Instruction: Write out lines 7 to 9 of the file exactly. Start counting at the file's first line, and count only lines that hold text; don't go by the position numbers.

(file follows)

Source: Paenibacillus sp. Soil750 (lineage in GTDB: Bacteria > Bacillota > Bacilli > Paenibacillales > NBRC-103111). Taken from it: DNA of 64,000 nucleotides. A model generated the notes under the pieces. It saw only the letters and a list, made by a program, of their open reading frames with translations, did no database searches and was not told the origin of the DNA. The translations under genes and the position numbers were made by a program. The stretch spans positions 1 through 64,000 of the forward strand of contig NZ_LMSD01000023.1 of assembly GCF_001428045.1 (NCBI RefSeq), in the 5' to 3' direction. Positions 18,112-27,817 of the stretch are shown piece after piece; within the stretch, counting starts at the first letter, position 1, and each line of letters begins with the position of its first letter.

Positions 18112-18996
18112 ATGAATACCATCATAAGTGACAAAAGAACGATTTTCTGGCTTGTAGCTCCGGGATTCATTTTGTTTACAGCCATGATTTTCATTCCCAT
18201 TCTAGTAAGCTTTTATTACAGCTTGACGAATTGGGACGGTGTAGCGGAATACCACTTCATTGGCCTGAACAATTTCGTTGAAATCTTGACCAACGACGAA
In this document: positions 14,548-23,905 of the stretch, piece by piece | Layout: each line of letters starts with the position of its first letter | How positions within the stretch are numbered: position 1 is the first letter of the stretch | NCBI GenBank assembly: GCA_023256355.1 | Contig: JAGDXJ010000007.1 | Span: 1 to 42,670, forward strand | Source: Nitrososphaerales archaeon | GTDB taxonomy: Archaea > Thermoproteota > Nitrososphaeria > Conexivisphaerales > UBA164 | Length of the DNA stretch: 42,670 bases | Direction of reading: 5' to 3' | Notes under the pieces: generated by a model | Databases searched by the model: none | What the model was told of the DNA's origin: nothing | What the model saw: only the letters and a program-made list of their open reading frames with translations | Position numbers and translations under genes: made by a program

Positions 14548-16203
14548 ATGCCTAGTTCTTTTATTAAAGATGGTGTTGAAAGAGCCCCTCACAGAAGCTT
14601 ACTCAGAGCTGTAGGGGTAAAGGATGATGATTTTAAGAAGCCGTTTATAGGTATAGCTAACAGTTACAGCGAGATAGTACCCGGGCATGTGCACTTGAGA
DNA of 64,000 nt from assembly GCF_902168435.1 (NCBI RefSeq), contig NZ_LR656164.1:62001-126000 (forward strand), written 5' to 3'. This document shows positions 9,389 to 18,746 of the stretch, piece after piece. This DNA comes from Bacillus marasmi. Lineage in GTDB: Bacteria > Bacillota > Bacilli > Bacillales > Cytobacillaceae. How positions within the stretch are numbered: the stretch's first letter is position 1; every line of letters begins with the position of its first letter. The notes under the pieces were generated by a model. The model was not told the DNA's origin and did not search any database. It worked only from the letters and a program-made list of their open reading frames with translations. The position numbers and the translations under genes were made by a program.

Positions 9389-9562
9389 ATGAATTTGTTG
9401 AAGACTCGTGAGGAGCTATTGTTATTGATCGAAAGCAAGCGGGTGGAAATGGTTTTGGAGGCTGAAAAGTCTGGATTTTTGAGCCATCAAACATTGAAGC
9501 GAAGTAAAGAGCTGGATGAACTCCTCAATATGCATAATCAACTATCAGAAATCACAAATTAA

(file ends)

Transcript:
14548 ATGCCTAGTTCTTTTATTAAAGATGGTGTTGAAAGAGCCCCTCACAGAAGCTT
14601 ACTCAGAGCTGTAGGGGTAAAGGATGATGATTTTAAGAAGCCGTTTATAGGTATAGCTAACAGTTACAGCGAGATAGTACCCGGGCATGTGCACTTGAGA
DNA of 64,000 nt from assembly GCF_902168435.1 (NCBI RefSeq), contig NZ_LR656164.1:62001-126000 (forward strand), written 5' to 3'. This document shows positions 9,389 to 18,746 of the stretch, piece after piece. This DNA comes from Bacillus marasmi. Lineage in GTDB: Bacteria > Bacillota > Bacilli > Bacillales > Cytobacillaceae. How positions within the stretch are numbered: the stretch's first letter is position 1; every line of letters begins with the position of its first letter. The notes under the pieces were generated by a model. The model was not told the DNA's origin and did not search any database. It worked only from the letters and a program-made list of their open reading frames with translations. The position numbers and the translations under genes were made by a program.